13 Get a second opinion: If you have questions about an investment and the advisor fails to fully or satisfactorily explain things, consult a different financial professional.
14. Ask questions: Some advisors may use language or jargon with which you may be unfamiliar. If you don’t understand something, ask for a clear explanation.
15. Contact your provincial securities regulator . Every province has a Commission/agency devoted to protecting people from financial abuse and fraud. Contact your provincial securities regulator if you suspect you’ve been treated badly or targeted as part of a financial scam.
And above all, read your account statements and trade confirmation slips. If something appears amiss, act quickly to get it resolved. Do NOT let problems accumulate.
The following are the most basic questions that seniors, and investors in general, should ask when facing the decision to make an investment:
· Do you have a fiduciary duty to me? If yes, get it in writing on Company letterhead.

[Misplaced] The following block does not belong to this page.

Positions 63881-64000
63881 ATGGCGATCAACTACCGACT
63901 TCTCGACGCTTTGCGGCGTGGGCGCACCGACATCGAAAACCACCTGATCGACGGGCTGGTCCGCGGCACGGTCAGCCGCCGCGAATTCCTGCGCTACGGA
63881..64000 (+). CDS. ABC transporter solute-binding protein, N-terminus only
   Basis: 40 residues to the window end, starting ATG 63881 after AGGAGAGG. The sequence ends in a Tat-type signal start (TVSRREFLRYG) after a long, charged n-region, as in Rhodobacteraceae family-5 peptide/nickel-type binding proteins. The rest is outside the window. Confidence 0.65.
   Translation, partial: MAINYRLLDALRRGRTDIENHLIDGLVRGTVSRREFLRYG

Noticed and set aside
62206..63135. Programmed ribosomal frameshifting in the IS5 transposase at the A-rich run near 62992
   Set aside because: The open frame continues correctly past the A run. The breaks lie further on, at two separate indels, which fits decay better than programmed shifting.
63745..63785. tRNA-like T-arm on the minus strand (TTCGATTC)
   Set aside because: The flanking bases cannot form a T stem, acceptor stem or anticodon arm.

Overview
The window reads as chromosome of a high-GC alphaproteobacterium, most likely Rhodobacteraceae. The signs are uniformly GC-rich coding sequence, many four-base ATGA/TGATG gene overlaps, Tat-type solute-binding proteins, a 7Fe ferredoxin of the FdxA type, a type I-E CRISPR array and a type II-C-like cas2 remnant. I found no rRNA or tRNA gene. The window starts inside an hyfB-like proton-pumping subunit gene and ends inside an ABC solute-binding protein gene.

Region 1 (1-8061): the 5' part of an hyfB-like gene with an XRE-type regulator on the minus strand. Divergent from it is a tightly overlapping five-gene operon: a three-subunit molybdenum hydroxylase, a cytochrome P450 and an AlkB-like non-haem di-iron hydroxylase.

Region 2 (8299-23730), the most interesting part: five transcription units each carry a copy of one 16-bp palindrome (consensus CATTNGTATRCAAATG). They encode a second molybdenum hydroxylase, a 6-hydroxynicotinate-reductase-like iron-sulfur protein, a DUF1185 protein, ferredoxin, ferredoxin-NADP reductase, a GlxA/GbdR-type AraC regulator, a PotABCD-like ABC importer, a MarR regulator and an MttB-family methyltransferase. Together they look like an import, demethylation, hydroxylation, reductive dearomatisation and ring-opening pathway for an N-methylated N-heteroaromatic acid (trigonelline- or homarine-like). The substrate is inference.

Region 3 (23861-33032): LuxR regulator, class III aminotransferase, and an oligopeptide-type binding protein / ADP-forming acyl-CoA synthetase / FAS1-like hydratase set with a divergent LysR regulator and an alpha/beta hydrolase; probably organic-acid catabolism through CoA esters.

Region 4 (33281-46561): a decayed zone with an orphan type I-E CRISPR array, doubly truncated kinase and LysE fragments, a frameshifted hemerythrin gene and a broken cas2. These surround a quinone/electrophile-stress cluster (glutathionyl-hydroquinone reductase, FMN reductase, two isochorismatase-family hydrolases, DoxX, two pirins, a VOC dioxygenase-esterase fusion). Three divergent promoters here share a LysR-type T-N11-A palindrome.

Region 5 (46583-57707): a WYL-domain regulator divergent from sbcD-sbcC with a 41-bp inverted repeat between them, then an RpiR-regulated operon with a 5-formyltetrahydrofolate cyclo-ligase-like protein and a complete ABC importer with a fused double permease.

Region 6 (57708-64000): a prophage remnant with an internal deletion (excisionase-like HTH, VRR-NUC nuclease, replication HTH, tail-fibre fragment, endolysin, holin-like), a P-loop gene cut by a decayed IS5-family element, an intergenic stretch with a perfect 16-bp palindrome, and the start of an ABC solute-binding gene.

· How are you compensated?
· Can you explain the investment to me without using industry jargon?
· Do you use Investment Policy Statements?
· What risks are associated with the investment/program?
· What are the investment cost in terms of commissions and fees?
· Are there additional or ongoing fees?
· Are there early redemption charges associated with this investment?
· What are the pros and cons of this product re taxation?
· Why is this investment suitable for me? What are the alternatives?
· What type of reports will I receive and how frequently?
· How easy is it to sell or convert the investment to cash if I need money quickly?
· What happens if I have a complaint?
If the salesperson can’t or won’t answer your questions in writing and to your satisfaction, the investment may not be right for you. Ask questions and stay informed about your investments. Seek help if you believe you are being targeted or have been a victim of financial fraud or abuse.
Some light reading to protect your assets:
Pursuit of a Financial Advisor Field Guide – v13 A MUST read for retail investors.
Understand Investment Jargon The Steadyhand Investment Dictionary
The Responsible Investor http://faircanada.ca/wp-content/uploads/2011/03/The-Responsible-
Why Your Financial Adviser Should Be a Fiduciary http://www.aaii.com/journal/article/why-yourfinancial-